“Re-Thinking Globalisation in the Ancient World” is a three-day international and multi-disciplinary conference that will take place in Lampeter, Wales, UK, on 8-10 May 2018 and aims to explore approaches to the theme of ‘globalisation’ across the ancient world, c. 1200 BCE to 700 CE, from a methodological, cultural, social, and economic perspective.
Methodological issues relating to the theme of ‘globalisation’ will be analysed in different contexts, notably the application of this concept in different regions and different periods of the ancient world. For example, one can scrutinise such a concept in the multi-ethnic Seleukid Empire, explore globalizing tendencies in ancient China, the Inca empire or pharaonic Egypt, study concepts of local identities in the ‘global world’ of the Roman Empire, consider models like ‘Mediterranisation’ and ‘Oikoumenisation’, or explore interaction and cultural exchange between the Roman world, Africa, Southern Asia and China.
We are inviting papers that will broadly fit one or more of the following themes for any region across the ancient world and from any disciplinary perspective. We will also consider significant methodological papers from other periods.
Proposed sessions so far:
-Globalisation in Antiquity – a valid approach?
-Empires and the concept of Globalisation
-Migration and diaspora
-Shaping local identities in a ‘global world’
-Individual and regional responses to globalisation across the ancient world
-The Indian Ocean and the movement of goods, ideas and peoples
-How connected was the Afro-Eurasian world?
-“Visual Koiné” – Iconographies across the ancient world, from the Sasanian Empire, South Arabia to China (organised by Katharina Meinecke & Fabio Guidetti – TOPOI, Berlin)
-Globalisation and local identities from the Hellenistic period to late Antiquity: the view from the Aegean (organised by Anna Kouremenos (University of Tübingen) & Alkiviadis Ginalis (Römisch-Germanisches Zentralmuseum Mainz and Austrian Academy of Sciences))
-“Industrial Zeitgeist” – to be confirmed
If you are interested in entangled worlds, aspects of interconnectivity, migration, and diasporas, the concepts of globalisation, glocalisation, oikumenisation, etc. in any period prior to circa 700CE, be it in Asia, Europe, Africa or the Americas, then please send us your proposals in the next 9 days. The call for papers is still open and we do accept papers in languages other than English.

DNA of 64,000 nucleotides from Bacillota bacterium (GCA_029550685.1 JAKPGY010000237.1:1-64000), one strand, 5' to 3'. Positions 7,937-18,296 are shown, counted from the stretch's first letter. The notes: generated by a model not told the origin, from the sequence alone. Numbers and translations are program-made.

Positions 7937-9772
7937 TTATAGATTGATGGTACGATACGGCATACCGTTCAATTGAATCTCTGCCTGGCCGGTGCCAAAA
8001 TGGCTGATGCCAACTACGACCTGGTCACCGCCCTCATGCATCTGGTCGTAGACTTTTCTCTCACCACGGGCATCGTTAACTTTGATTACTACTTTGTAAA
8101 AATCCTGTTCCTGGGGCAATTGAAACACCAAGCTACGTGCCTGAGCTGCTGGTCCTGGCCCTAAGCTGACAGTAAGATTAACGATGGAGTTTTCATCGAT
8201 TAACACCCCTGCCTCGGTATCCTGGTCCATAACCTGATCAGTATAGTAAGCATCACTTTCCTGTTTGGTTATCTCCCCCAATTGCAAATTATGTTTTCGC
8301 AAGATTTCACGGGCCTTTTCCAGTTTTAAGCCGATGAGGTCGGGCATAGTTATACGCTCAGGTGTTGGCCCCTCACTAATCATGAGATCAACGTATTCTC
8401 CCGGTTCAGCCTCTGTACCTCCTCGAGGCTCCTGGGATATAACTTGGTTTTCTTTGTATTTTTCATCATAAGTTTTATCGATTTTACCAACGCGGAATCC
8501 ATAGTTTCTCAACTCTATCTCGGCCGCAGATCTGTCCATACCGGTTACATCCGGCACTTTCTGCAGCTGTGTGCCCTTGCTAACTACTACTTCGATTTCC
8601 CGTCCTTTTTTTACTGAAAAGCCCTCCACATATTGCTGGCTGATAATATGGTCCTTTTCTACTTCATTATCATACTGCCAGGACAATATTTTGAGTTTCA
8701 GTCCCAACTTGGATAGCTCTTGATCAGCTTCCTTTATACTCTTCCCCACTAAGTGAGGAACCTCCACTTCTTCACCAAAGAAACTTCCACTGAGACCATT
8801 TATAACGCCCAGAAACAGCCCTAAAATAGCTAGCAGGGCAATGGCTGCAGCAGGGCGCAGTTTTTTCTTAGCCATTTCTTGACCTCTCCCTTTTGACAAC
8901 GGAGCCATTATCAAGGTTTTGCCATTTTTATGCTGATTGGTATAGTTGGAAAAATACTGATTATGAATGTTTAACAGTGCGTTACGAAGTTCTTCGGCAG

Please send a short abstract of no more than 400 words for your paper, plus a short CV, to the session organisers.
Languages: Apart from English and Welsh, papers in French, Spanish, Italian, German, etc. are of course welcome. We would also ask delegates who wish to present papers in languages other than English to consider providing their abstract, PowerPoint presentations and other visual media in English for the benefit of all conference delegates (simultaneous translation of papers into English will only be available for papers in Welsh).
Conference fee to cover tea, coffee, reception and lunch:
£45 (£30 for students and speakers; free for UWTSD students)
We have applied for funding to reimburse speakers’ expenses (e.g., accommodation and travel expenses), but we cannot promise you any reimbursement at the moment; we will keep you posted. For PhD students, there are lots of funding opportunities to attend conferences (see for example the Thomas Wiedemann Memorial Fund)
Accommdation will be available on the Lampeter campus (en-suite rooms in student halls) for approximately £30 pounds per night including breakfast (details to be confirmed). But you are free to make your own arrangements. We will advertise prices for on-campus accommodation very soon and we will also add a booking form to this website.
Organisers and contact details:
Please feel free to contact us anytime:
Dr Matthew Cobb – [email protected]
Assoc.-Prof. Ralph Haeussler – [email protected]
For more information, follow us on Facebook, @globallampeter, contact us by email, or visit our website (with information on the conference sessions, on accommodation, etc.):